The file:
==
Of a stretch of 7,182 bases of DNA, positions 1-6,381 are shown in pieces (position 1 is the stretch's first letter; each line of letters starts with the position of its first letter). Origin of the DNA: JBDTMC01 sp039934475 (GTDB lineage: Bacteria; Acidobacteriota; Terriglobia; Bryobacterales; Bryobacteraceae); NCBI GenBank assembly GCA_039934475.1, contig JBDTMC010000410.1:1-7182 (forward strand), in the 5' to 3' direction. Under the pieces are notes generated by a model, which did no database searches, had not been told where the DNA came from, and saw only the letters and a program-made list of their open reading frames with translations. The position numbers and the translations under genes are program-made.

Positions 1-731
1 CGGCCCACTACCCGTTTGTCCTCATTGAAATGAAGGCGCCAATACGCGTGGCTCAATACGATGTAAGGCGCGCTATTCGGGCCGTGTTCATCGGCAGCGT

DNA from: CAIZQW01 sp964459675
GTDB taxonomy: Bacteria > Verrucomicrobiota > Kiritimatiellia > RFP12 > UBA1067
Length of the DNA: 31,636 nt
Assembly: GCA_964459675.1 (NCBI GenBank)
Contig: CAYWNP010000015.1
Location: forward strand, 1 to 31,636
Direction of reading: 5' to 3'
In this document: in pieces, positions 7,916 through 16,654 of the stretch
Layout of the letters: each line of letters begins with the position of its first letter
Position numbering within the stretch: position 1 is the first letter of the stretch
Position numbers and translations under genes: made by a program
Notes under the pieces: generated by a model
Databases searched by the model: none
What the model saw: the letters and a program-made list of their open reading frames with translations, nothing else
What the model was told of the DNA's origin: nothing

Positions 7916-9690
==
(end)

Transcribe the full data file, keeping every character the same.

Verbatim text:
Of a stretch of 7,182 bases of DNA, positions 1-6,381 are shown in pieces (position 1 is the stretch's first letter; each line of letters starts with the position of its first letter). Origin of the DNA: JBDTMC01 sp039934475 (GTDB lineage: Bacteria; Acidobacteriota; Terriglobia; Bryobacterales; Bryobacteraceae); NCBI GenBank assembly GCA_039934475.1, contig JBDTMC010000410.1:1-7182 (forward strand), in the 5' to 3' direction. Under the pieces are notes generated by a model, which did no database searches, had not been told where the DNA came from, and saw only the letters and a program-made list of their open reading frames with translations. The position numbers and the translations under genes are program-made.

Positions 1-731
1 CGGCCCACTACCCGTTTGTCCTCATTGAAATGAAGGCGCCAATACGCGTGGCTCAATACGATGTAAGGCGCGCTATTCGGGCCGTGTTCATCGGCAGCGT

DNA from: CAIZQW01 sp964459675
GTDB taxonomy: Bacteria > Verrucomicrobiota > Kiritimatiellia > RFP12 > UBA1067
Length of the DNA: 31,636 nt
Assembly: GCA_964459675.1 (NCBI GenBank)
Contig: CAYWNP010000015.1
Location: forward strand, 1 to 31,636
Direction of reading: 5' to 3'
In this document: in pieces, positions 7,916 through 16,654 of the stretch
Layout of the letters: each line of letters begins with the position of its first letter
Position numbering within the stretch: position 1 is the first letter of the stretch
Position numbers and translations under genes: made by a program
Notes under the pieces: generated by a model
Databases searched by the model: none
What the model saw: the letters and a program-made list of their open reading frames with translations, nothing else
What the model was told of the DNA's origin: nothing

Positions 7916-9690